Carolina is the Director of Special Projects for Marni, and daughter of Marni’s Designer, the talented Consuelo Castiglioni. Looking at her house you can see why she would be perfect for such a job. It’s not overdesigned but a testament to her commitment for pieces that have historical context. As she puts it “I tend to gravitate towards vintage design that has a more innovative aspect”. Surrounded by heroes of the past certainly gives you the momentum to explore the future. Take for example the wonderful terrace chairs from Marni’s ‘Animal House’.

Shared with her husband, Architect Federico Ferrari, and their son, Filippo, first and foremost it is a family home full to the brim with things of beauty. Each piece loving sourced like the inky black dining table, initially in bad nick they restored the black lacquer to its now mirror finish. It’s a tribute to Carolina’s creative mind, and so with this insight into her daily life, we look forward to the next ‘special project’ from Marni.

Credits: The Selby

Carolina Castiglioni

In/Out - OUT/ABOUT: El Fenn Hotel

In/Out - OUT/ABOUT: El Fenn Hotel

In/Out - OUT/ABOUT: El Fenn Hotel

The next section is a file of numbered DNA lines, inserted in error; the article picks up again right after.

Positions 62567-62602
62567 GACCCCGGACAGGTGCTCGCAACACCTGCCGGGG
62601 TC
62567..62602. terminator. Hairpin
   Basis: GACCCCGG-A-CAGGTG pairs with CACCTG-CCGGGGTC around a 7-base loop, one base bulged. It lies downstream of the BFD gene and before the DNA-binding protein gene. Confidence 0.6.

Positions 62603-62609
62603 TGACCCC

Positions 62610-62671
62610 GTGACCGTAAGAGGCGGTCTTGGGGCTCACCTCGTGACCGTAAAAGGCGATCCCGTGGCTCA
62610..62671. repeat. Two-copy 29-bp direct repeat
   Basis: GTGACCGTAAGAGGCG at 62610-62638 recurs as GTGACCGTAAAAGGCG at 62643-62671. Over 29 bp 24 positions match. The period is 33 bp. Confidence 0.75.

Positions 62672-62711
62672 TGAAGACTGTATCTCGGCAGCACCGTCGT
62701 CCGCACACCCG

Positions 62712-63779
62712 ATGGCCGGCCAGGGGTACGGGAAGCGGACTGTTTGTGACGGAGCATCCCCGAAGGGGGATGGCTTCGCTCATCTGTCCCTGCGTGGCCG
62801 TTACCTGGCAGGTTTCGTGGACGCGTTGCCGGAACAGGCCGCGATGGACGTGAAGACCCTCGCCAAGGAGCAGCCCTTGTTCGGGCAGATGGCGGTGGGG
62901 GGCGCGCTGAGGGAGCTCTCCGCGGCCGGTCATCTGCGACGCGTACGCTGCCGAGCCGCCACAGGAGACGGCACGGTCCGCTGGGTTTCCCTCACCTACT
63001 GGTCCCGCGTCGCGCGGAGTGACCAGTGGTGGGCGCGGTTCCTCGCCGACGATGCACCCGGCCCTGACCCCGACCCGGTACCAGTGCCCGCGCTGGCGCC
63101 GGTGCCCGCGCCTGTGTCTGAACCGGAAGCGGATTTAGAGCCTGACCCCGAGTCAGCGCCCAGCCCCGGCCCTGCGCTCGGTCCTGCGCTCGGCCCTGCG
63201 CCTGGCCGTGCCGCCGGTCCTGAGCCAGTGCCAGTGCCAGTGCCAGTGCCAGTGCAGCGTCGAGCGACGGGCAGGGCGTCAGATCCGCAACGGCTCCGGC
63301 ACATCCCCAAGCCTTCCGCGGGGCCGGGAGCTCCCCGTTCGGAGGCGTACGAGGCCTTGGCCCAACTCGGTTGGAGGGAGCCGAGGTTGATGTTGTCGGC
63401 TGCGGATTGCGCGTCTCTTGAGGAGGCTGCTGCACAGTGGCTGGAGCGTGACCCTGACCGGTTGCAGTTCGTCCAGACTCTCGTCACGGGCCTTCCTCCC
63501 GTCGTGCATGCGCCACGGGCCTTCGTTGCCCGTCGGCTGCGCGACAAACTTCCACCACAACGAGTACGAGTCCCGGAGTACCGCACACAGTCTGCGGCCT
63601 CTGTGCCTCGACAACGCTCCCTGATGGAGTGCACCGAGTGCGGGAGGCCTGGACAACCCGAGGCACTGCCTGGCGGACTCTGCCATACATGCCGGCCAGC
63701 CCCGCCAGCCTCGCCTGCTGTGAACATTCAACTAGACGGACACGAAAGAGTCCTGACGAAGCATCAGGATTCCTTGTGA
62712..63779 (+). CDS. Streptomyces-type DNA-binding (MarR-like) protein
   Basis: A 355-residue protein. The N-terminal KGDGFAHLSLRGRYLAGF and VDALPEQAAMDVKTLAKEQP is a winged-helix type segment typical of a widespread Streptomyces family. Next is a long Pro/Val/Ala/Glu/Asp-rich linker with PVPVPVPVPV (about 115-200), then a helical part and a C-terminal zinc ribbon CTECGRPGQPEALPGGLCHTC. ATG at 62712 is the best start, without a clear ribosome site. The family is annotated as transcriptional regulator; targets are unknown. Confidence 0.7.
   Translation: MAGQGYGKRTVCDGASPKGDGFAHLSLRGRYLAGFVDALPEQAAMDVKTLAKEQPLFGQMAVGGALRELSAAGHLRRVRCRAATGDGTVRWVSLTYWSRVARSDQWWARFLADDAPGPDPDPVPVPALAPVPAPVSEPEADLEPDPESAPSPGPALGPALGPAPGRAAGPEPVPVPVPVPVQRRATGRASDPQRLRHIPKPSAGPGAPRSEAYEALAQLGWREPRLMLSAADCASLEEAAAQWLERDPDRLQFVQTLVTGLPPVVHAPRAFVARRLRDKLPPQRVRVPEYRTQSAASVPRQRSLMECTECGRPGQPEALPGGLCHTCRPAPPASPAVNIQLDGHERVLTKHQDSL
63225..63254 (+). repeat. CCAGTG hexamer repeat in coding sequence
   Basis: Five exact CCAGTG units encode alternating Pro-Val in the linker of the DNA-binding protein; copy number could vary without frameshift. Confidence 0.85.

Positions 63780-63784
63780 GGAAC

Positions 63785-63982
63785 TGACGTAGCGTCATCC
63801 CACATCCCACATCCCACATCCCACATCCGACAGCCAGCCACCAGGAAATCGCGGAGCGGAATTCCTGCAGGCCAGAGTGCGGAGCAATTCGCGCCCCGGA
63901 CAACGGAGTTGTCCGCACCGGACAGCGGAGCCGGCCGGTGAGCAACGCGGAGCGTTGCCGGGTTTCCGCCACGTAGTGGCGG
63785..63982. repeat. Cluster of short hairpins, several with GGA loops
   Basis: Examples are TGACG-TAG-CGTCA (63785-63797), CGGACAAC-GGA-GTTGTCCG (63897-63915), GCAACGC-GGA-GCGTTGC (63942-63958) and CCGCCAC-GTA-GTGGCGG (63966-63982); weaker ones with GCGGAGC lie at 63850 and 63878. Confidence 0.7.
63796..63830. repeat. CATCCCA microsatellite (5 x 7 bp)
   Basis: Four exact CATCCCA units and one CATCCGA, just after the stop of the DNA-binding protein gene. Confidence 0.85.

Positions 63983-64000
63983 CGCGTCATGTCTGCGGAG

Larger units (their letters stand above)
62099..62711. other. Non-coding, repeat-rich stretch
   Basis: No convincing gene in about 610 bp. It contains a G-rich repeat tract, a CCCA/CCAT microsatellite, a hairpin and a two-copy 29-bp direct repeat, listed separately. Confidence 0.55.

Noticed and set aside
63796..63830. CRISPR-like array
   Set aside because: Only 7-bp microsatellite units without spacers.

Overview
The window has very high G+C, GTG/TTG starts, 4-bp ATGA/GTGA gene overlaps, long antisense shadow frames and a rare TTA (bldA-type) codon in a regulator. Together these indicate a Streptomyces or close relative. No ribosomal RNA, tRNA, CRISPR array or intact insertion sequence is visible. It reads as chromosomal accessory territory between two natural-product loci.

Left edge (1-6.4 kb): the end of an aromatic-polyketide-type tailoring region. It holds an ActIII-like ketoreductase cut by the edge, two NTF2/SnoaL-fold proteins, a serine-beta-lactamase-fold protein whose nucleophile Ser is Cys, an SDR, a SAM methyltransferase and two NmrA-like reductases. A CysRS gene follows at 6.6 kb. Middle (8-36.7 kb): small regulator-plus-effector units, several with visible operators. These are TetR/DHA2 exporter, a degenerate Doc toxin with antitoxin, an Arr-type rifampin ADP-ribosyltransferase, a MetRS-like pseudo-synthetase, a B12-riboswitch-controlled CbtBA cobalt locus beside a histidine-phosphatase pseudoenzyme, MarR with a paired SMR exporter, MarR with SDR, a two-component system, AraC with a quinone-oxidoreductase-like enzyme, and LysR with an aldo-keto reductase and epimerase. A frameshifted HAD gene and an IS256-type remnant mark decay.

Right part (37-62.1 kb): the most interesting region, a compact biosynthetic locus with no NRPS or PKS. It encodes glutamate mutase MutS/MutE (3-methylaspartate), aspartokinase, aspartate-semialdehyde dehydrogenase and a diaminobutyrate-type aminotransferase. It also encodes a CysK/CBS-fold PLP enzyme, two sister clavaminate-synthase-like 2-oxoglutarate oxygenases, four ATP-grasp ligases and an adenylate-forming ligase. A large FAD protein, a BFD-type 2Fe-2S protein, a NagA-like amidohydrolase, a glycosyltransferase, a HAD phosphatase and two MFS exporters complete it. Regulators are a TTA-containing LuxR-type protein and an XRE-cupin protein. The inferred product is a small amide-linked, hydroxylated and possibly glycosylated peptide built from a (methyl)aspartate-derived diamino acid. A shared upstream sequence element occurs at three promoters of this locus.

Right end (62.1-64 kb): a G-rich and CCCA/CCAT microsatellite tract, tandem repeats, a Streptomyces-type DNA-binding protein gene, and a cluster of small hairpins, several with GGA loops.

In/Out - OUT/ABOUT: El Fenn Hotel

In/Out - OUT/ABOUT: El Fenn Hotel

In/Out - OUT/ABOUT: El Fenn Hotel

In/Out - OUT/ABOUT: El Fenn Hotel

In/Out - OUT/ABOUT: El Fenn Hotel

In/Out - OUT/ABOUT: El Fenn Hotel

In/Out - OUT/ABOUT: El Fenn Hotel

In/Out - OUT/ABOUT: El Fenn Hotel

In/Out - OUT/ABOUT: El Fenn Hotel

In/Out - OUT/ABOUT: El Fenn Hotel

In/Out - OUT/ABOUT: El Fenn Hotel

In/Out - OUT/ABOUT: El Fenn Hotel

In/Out - OUT/ABOUT: El Fenn Hotel

In/Out - OUT/ABOUT: El Fenn Hotel

In/Out - OUT/ABOUT: El Fenn Hotel

In/Out - OUT/ABOUT: El Fenn Hotel

In/Out - OUT/ABOUT: El Fenn Hotel

In/Out - OUT/ABOUT: El Fenn Hotel

Aaahhhhh welcome to ‘El Fenn’. Set in the heart of Marrakech this luxury retreat fully embraces the romantic artisan architecture and age-old crafts of Morocco. In a city littered with lively riads ‘El Fenn’ stands out from the crowd, thoughtfully engaging a traditional home with contemporary furniture and art.

When Vanessa Branson (yes sister of) and her business partner stumbled across this majestic but dilapidated home they knew that it was a gem too bright to keep to themselves. Respectfully restored and renovated, intricate metal and timber detailing is abundant, glorious stone and mosaic tiled floors are scattered with Berber rugs, ceilings are high and considered, and colour is BIG, oh so wonderfully BIG.

It’s been a progressive project that now includes 28 rooms, a massive roof terrace, rose gardens, numerous pools, a family of tortoises… are you getting the picture? Complementing the magnificent textural and visual architecture of this hotel is Branson’s private collection of artwork. Ranging from David Shrigley to Terence Donavan and Bridget Riley this is part gallery, part traveller’s haven.

‘El Fenn’, it’s only fitting for such a bewitching city!

Credits: El Fenn
Photography Credits: David Loftus, Joanna Vestey, Terry Munson

OUT/ABOUT: EL FENN HOTEL